Malaysia Airlines Flight MH 128 Returns to Melbourne Airport After Bomb Threat Security Incident on Plane

MH128 BOMB THREAT TIMELINE, times supplied by Victoria Police

  1. Plane takes off from Melbourne Airport at 11.11pm
  2. Lands at Tullamarine at 1 1.47pm
  3. Victoria Police notified at 11.53pm
  4. Victoria Police Critical Incident Response Team and Special Operations Group arrive 12.23am
  5. Police board the plane 1.21am

The suspect was tackled and tied up by passengers and crew after he allegedly tried to storm the cockpit.

MH128: What happened last night

Passengers speaking to officers on the tarmac after coming off the Malaysia Airlines flight

PETALING JAYA: What was supposed to have been a routine Malaysia Airlines flight from Melbourne to Kuala Lumpur on Wednesday night was disrupted in dramatic fashion mid-air, after an unruly passenger attempted to enter the cockpit.

The aircraft, which departed Melbourne’s Tullamarine Airport at 11.11pm local time and was originally scheduled to land at 5.28am Malaysian time, was forced to turn back 20 minutes into its journey.

The following is a timeline of events from the point The Star was first alerted to the incident.

10.31pm (MYT): A Malaysian travelling on MH128 sends a text message to an editor at The Star, claiming there was an attempted hijack. Efforts to get more information fails when the line is seemingly cut off.

10.32pm: It’s all hands on deck. The Star immediately scrambles to verify the information. Print and online reporters are tasked with reaching out to a wide variety of sources, including Malaysia Airlines, aviation authorities, and government officials, including those based in Australia, as well as to determine if we can contact passengers or their families.

Off-duty journalists are alerted to be on standby.

Reporters are also assigned to monitor chatter on social media, and to verify information that circulates there.

On social media, rumours start circulating there are six hijackers on board, armed with bombs or other explosive devices.

10.40pm: Twitter user Brendan Grainger tweets: “Malaysia Airlines flight #MH128 has returned to Melbourne after a passenger tried to enter the cockpit shortly claiming he has explosives.”

A check on the flight’s status on, a flight tracking website, indicates that the plane has indeed turned back.

10.50pm: Continued attempts to reach out to official sources, but no luck yet.

Meanwhile Grainger, who often tweets about aviation issues, posts an update that several other passengers on board had subdued the unruly man before an overweight landing was performed.

He says that the aircraft is now isolated at taxiway K.

On Twitter, friends and family of passengers on board, as well as concerned members of the public, step up calls for officials to update them on the situation.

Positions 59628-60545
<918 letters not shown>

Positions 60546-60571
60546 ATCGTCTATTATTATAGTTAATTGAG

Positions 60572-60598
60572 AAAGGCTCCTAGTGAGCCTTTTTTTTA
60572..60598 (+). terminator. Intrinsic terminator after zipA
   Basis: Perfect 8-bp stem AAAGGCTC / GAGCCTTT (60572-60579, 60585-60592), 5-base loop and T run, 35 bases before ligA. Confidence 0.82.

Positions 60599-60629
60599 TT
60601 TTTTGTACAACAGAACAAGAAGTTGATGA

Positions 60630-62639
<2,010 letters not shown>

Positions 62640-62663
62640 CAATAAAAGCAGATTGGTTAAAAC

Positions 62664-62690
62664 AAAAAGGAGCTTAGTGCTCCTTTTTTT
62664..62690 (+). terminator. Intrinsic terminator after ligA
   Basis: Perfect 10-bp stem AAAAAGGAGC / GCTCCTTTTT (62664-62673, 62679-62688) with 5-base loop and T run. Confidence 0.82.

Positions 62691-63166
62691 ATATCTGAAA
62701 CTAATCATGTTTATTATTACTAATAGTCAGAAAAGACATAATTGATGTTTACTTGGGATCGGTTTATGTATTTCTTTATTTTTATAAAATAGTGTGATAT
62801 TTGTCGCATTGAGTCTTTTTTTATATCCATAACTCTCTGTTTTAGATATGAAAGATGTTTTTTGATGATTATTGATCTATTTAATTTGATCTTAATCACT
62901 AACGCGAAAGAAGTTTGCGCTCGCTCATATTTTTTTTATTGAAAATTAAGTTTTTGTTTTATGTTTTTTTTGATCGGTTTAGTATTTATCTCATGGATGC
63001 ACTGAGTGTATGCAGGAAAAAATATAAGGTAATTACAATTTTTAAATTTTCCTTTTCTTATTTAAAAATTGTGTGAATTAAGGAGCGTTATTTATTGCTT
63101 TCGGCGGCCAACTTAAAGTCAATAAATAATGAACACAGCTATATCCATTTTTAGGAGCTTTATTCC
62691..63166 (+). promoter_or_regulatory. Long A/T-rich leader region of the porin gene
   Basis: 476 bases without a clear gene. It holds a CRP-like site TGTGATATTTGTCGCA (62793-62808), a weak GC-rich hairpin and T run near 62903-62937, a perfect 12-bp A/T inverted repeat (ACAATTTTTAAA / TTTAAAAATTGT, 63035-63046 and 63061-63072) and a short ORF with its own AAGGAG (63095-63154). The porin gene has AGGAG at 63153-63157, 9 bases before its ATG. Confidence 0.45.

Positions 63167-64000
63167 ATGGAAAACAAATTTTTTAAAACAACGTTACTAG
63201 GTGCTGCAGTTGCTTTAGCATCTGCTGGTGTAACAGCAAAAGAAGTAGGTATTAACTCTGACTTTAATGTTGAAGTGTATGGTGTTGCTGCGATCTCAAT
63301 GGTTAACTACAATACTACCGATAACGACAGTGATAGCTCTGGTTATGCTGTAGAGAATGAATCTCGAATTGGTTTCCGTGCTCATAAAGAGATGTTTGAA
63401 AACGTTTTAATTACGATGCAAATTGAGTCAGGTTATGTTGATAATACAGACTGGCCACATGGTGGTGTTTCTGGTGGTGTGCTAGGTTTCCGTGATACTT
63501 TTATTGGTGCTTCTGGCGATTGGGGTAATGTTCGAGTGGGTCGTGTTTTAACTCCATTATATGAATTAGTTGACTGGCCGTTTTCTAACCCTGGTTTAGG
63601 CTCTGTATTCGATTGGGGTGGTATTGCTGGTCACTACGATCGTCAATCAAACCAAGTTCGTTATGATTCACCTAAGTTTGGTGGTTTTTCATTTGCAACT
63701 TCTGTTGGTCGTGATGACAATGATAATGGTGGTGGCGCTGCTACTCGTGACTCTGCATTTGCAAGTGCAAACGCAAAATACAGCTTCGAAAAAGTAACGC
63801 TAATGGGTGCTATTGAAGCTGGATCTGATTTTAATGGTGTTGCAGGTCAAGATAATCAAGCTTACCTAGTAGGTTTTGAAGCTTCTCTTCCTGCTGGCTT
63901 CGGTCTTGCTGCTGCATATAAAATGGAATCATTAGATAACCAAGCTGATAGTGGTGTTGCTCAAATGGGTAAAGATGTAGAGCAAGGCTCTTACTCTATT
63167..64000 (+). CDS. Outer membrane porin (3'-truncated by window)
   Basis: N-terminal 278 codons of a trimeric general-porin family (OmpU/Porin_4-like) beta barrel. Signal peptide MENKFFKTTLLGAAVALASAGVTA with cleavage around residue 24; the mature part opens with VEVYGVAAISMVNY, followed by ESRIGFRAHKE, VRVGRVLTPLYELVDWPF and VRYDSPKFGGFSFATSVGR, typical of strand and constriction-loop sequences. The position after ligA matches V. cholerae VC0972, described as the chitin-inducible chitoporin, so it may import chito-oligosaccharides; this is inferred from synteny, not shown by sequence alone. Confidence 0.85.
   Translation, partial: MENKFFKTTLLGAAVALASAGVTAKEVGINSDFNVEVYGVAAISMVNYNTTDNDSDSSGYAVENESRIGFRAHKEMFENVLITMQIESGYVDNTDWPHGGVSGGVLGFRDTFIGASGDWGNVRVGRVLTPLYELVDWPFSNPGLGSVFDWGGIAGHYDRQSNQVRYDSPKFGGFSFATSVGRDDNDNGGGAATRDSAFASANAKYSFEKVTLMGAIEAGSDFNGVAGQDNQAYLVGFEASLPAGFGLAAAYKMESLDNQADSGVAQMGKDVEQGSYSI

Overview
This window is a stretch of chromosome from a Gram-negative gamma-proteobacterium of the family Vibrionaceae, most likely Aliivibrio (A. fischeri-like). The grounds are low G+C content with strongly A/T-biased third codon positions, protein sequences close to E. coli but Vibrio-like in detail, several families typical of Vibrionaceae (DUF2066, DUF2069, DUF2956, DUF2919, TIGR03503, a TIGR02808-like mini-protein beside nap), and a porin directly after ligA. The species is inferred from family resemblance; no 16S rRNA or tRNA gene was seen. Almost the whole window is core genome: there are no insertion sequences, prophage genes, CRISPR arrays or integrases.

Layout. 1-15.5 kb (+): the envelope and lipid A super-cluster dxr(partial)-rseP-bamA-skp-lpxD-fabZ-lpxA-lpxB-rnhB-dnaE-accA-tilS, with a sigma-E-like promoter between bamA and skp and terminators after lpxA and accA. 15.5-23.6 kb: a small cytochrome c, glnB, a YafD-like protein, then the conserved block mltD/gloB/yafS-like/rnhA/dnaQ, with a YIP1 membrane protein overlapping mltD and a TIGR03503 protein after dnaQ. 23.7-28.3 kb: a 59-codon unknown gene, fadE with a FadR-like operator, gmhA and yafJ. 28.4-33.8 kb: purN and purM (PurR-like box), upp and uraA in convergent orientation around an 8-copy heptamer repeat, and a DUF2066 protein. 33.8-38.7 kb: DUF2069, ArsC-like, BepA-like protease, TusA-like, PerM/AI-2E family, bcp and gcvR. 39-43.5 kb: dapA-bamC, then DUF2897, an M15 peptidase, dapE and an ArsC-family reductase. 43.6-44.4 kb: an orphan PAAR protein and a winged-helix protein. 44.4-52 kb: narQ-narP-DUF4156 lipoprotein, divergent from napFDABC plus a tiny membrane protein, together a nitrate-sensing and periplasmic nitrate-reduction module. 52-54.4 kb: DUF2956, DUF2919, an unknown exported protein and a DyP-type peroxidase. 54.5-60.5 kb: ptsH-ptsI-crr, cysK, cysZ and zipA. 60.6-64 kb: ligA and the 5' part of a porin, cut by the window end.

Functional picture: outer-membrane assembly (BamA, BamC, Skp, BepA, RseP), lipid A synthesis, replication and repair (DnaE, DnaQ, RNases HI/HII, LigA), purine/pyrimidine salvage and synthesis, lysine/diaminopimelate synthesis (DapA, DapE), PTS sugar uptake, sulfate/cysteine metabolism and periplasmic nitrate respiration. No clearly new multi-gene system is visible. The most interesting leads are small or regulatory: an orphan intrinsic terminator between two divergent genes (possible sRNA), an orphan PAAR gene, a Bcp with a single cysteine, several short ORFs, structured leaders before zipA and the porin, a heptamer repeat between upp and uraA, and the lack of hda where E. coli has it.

10.51pm: Malaysia Airlines confirms with The Star that a “disruptive passenger” who attempted to enter the cockpit had forced the plane to turn back.

The airline also confirms that the aircraft was grounded at the taxiway and was awaiting security assistance.

The Star Online publishes its first story: MAS flight from Melbourne to KL diverted due to ‘disruptive passenger’

The subeditors (subs) at The Star start making changes to accommodate the story in the newspaper.

11.10pm: More tweets stream in claiming that the man was holding an “electronic frequency device”, and not explosives as initially believed.

The Star continues its efforts to get more clarity on the unfolding situation as Twitter is inundated with, at times, contradictory information.

Meanwhile changes have already been made to the newspaper for its next print run. The Subs Desk is on standby to update Pg 3 if additional information comes in.

11.40pm: Images and videos begin circulating online of armed police boarding the aircraft and carrying the man out.

Some users also share an image of a cabin crew member holding down the passenger, who is seen lying face down with his hands bound by what appear to be seatbelts or plastic cuffs.

11.52pm: Deputy Transport Minister Datuk Abdul Aziz Kaprawi tells The Star that the passenger in question was “drunk”.

12.09am (June 1): Malaysia Airlines confirms that the disruptive passenger has been apprehended and all other passengers have safely disembarked. It also stresses that “at no point was the aircraft hijacked”.

12.45am: Melbourne Airport authorities tell The Star that airfield operations are currently suspended and all inbound flights have been diverted as a result of the incident.

Several departing flights are also stranded and grounded, the authorities confirm. Travellers with scheduled flights are advised to check with their airlines for the latest information.

Melbourne Airport authorities also refer The Star to Victoria Police for more information.

3.17am: Malaysian passenger Fariza Zainuddin reaches out to The Star, saying that the aircraft and passenger luggage have been thoroughly inspected by security personnel at Melbourne Airport.

4am: Fariza tells us that Victorian police are recording individual statements from the 300 passengers who had been on board the aircraft.

4.55am: According to Fariza, all passengers receive their bags and are told to await further instruction.

8.47am: After a long wait, passengers are told that their flight has been rescheduled to 8pm local time (6pm Malaysian time) Thursday and will arrive in Kuala Lumpur at 2.35am local time (12.35am Malaysian time) on Friday (June 2).

9am: All passengers are ferried to a hotel near the airport for temporary accommodation.

10am: Australian media reports that the unruly passenger is a Sri Lankan national who had just been released from a psychiatric facility hours before boarding the flight.

11am: Many journalists at The Star realise they are overdosed on caffeine, but continue to reach out for more information.

Source: The Star Online